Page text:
This is a tale of how the board game Risk 2210 A.D. destroyed one of my most treasured friendships. In retrospect I realize that the friendship was already doomed, and would have ended anyway. But if we’d never played Risk, it might not have ended so horribly.
Josiah was from Alaska, and one summer he invited my friend Nico and me to come live with his cool hippie parents in Fairbanks. Nico was the one I officially considered my best friend. But it was Josiah who could make me laugh like no one else in my entire life. He had a bizarre sense of humor; it was very pun-centric and spazzy and rambunctious. Nico, on the other hand, had a calm, Swedish demeanor that perfectly rounded out our trio. A typical scene would find Josiah and me rolling around on the floor in hysterics while Nico quietly read a book about heirloom tomatoes. The three of us hung out all the time. We even went on a cruise together. I imagined that after college we would live together forever.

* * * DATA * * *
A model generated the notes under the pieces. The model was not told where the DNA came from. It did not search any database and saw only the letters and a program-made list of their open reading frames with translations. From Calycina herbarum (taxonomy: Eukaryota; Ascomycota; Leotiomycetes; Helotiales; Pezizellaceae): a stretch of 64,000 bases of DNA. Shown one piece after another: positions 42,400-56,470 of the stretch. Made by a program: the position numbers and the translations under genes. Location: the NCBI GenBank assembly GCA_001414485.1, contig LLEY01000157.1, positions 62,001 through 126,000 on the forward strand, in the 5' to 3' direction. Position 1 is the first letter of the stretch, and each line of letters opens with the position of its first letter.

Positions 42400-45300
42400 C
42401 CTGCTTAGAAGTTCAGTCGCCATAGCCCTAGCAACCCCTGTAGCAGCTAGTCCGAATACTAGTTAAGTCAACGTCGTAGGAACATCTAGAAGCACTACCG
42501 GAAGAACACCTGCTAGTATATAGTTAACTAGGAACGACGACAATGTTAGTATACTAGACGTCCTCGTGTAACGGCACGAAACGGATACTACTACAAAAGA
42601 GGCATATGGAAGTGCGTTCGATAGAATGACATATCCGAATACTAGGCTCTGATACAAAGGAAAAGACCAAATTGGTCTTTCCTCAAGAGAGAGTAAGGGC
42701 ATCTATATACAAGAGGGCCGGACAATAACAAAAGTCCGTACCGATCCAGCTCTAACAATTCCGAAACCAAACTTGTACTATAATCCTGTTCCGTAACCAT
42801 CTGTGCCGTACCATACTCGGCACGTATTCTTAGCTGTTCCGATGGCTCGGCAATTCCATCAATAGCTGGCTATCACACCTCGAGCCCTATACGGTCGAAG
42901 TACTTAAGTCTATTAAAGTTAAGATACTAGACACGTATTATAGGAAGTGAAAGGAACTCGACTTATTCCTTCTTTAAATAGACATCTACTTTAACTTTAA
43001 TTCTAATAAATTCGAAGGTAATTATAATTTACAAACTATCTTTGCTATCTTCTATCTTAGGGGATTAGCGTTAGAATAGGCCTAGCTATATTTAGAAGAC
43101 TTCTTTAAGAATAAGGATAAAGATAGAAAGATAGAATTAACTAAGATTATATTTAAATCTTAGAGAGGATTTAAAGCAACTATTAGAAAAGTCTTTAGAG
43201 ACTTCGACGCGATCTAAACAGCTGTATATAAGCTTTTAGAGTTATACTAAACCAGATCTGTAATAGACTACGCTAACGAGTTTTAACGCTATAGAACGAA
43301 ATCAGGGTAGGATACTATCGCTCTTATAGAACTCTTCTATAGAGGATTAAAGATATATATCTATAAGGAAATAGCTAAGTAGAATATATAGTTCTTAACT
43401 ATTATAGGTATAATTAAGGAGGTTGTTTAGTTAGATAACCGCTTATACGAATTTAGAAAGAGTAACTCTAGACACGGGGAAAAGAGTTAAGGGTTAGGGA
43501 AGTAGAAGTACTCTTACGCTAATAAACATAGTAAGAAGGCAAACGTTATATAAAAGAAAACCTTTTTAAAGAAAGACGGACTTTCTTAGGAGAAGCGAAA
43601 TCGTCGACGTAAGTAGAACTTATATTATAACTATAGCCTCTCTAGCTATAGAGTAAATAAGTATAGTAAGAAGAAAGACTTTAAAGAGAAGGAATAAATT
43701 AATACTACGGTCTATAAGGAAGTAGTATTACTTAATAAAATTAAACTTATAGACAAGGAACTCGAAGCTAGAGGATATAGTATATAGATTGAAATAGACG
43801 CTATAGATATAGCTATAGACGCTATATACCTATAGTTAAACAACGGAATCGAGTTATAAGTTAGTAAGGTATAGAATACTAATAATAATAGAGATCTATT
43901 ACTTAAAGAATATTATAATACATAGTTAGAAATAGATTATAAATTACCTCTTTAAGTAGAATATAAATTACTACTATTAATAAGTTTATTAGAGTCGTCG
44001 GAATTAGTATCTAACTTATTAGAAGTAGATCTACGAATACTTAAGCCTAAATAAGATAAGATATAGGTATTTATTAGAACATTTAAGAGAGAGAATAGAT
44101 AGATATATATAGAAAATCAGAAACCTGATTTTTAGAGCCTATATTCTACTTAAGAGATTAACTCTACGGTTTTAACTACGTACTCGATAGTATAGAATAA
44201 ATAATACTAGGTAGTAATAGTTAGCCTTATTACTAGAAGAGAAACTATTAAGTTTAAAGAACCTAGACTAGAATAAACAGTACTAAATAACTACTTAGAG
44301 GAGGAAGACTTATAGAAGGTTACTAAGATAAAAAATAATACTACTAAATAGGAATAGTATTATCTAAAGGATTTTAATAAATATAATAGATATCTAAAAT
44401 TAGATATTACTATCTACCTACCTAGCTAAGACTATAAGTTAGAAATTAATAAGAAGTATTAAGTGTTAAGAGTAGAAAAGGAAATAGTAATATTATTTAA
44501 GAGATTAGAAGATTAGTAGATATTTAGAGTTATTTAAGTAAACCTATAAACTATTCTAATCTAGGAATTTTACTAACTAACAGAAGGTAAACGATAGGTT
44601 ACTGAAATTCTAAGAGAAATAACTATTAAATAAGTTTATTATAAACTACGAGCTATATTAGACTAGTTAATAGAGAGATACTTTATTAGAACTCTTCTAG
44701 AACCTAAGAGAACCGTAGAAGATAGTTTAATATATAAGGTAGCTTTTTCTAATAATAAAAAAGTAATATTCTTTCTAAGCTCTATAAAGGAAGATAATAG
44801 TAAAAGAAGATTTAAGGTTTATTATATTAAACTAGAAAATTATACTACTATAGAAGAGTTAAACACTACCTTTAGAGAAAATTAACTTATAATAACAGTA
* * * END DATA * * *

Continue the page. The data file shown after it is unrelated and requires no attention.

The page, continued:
Before I talk about the game that fractured this halcyon trio, it’s important to establish that Josiah had a very serious, longstanding crush on me. I was aware of this at the time, but I chose to take no action. This wasn’t because I didn’t like him. I did like him, a lot. But I also liked things the way they were. I liked being in a state of suspended enamorment—a crush that lasts forever, and yet goes nowhere. I think it was a precautionary measure—I knew the two of us were going to blow up one day. I just didn’t expect it to be over a game.
It’s been five years since our summer of Risk, a summer we both buried as soon as it was over. But I emailed him for this story, and he emailed me back, and now we’re finally, finally going to hash out what we did to each other, and whether we can ever play Risk again.
Josiah, Nico, and I had played tons of games before—card games, board games, video games—and we’d never once fought or had problems. But Risk 2210 was different.